(Adds details, context, changes dateline)
By Paul Carsten
LAGOS, Feb 28 (Reuters) - The International Monetary Fund projects that Nigeria will “muddle through” with its economic policies in the medium term, according to a report seen by Reuters on Wednesday.
Although Nigeria recovered from recession in 2017, growth has largely been fuelled by a bounce-back in oil production and prices, raising fears that Africa’s largest economy will settle back into depending on crude rather than seeking to diversify.
The IMF said in its annual Article IV review of Nigeria’s economy that the outlook for growth has improved but remains challenging. It said “comprehensive and coherent” economic policies “remain urgent and must not be delayed by approaching elections and recovering oil prices”.
While the broader economy is slowly exiting recession, people are getting poorer as real gross domestic product per capita is falling, the Fund added.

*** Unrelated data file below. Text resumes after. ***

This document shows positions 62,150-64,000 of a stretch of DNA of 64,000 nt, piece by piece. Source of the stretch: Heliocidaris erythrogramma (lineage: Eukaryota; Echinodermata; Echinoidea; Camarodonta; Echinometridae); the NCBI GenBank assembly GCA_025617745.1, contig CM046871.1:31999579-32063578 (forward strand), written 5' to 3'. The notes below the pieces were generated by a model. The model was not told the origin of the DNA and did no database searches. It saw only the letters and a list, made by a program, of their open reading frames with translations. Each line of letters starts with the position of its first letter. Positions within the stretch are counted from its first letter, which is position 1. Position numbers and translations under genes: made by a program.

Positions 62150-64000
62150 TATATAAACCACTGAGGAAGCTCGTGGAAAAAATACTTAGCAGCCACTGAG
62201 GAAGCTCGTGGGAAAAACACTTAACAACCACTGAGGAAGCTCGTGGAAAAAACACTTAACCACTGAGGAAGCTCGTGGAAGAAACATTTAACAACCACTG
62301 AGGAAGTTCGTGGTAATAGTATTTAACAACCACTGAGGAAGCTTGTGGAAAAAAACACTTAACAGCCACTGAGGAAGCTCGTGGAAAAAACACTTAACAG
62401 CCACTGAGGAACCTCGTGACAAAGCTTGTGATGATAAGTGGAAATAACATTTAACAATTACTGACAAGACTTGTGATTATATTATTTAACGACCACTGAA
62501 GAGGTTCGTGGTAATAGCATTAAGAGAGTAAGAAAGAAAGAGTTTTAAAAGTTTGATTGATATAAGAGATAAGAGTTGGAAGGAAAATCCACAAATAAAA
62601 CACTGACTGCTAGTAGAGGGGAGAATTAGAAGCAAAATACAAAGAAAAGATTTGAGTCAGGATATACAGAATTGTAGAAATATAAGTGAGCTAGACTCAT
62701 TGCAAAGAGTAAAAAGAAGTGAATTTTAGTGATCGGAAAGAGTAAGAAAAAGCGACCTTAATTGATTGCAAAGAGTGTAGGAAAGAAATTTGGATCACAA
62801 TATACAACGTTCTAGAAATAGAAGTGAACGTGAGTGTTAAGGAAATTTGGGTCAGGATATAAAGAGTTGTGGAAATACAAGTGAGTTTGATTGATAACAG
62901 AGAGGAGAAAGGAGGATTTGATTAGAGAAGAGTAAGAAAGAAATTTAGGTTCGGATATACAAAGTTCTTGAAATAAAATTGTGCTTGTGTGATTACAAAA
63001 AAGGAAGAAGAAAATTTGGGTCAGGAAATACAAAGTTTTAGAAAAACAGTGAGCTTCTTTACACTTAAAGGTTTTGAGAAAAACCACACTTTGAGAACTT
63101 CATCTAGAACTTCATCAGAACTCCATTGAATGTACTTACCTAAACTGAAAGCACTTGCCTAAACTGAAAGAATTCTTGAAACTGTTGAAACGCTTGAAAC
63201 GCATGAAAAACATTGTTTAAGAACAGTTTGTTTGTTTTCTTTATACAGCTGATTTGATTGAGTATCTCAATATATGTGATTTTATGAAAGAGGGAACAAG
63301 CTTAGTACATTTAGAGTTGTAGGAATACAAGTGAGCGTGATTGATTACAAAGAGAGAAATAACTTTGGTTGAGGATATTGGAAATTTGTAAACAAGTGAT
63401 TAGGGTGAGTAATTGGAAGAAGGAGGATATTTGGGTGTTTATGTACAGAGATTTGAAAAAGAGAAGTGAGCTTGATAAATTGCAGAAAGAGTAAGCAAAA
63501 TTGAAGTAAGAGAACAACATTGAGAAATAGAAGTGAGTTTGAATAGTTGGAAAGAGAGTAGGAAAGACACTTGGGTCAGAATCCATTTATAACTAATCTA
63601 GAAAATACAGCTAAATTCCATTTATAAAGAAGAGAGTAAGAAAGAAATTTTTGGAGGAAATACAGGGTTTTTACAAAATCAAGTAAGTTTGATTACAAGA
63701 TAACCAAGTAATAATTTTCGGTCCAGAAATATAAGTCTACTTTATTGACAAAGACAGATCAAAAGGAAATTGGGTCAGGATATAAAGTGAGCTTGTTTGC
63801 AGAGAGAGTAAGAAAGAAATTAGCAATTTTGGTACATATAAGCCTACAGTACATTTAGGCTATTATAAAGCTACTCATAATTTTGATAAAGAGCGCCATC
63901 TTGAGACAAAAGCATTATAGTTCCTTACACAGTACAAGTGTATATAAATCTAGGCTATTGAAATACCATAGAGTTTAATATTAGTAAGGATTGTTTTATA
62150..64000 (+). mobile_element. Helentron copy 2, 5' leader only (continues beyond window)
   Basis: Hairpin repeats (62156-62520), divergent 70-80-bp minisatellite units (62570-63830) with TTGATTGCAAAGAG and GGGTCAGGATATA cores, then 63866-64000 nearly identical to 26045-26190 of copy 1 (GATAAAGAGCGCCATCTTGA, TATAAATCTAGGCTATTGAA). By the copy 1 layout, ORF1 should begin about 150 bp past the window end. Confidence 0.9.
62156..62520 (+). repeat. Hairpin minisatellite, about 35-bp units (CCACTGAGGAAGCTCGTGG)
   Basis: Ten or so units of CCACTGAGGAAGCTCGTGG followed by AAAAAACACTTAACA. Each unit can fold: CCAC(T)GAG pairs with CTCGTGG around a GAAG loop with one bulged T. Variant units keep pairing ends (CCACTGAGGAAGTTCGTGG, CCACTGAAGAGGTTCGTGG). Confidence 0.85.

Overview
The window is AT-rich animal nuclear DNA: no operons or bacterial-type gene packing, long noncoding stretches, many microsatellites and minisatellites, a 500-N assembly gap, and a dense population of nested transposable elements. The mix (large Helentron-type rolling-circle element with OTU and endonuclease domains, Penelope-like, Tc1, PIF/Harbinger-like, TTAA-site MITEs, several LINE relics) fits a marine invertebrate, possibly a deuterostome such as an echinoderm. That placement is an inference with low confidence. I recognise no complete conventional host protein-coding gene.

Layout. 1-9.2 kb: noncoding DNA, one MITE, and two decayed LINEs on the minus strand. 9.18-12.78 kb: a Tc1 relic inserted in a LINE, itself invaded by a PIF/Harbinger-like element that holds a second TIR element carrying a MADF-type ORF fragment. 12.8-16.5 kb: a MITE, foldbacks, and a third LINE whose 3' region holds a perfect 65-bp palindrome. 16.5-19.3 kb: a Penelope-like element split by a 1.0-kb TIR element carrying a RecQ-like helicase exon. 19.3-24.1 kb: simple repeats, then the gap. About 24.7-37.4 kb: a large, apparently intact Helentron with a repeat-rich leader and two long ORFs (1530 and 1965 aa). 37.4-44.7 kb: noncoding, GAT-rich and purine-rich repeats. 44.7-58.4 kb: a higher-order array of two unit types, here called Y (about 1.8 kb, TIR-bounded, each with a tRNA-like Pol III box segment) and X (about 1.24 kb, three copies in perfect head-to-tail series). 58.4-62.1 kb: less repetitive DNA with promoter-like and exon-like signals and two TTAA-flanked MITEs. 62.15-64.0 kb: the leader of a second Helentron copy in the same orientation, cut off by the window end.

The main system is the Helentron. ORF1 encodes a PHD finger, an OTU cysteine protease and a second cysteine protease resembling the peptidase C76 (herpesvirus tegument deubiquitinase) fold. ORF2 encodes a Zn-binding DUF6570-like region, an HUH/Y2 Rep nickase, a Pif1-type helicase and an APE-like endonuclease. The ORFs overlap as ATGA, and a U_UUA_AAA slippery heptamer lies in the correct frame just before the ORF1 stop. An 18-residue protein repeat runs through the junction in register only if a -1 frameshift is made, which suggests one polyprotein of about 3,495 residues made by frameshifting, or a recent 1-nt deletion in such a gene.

“Higher oil prices would support a recovery in 2018 but a ‘muddle-through’ outlook is projected for the medium term under current policies, with fiscal dominance and structural constraints leading to continuing falls in real GDP per capita,” the IMF said.
Last year, the lender’s less-than-rosy take on Nigeria’s economy influenced a decision by the World Bank and African Development Bank to halt discussions for budget support loans of at least $1.4 billion.
In the report, it identified risks to growth including additional delays to implementing policies and reforms ahead of 2019 elections, security tensions, and oil prices, a fall in which could see capital flows reversed.
The lender repeated its call, which it has made for more than a year, for Nigeria to simplify its complex foreign exchange system, which has left large gaps between official rates and various windows that certain groups can use to get other rates.
“Moving towards a unified exchange rate should be pursued as soon as possible,” the IMF said.
An IMF spokeswoman declined to comment on the report, but said a statement would be issued after the lender’s board met to discuss the assessment on Friday.
A Nigerian finance ministry spokeswoman did not immediately respond to a phone call and email requesting comment. (Reporting by Paul Carsten; Editing by Catherine Evans)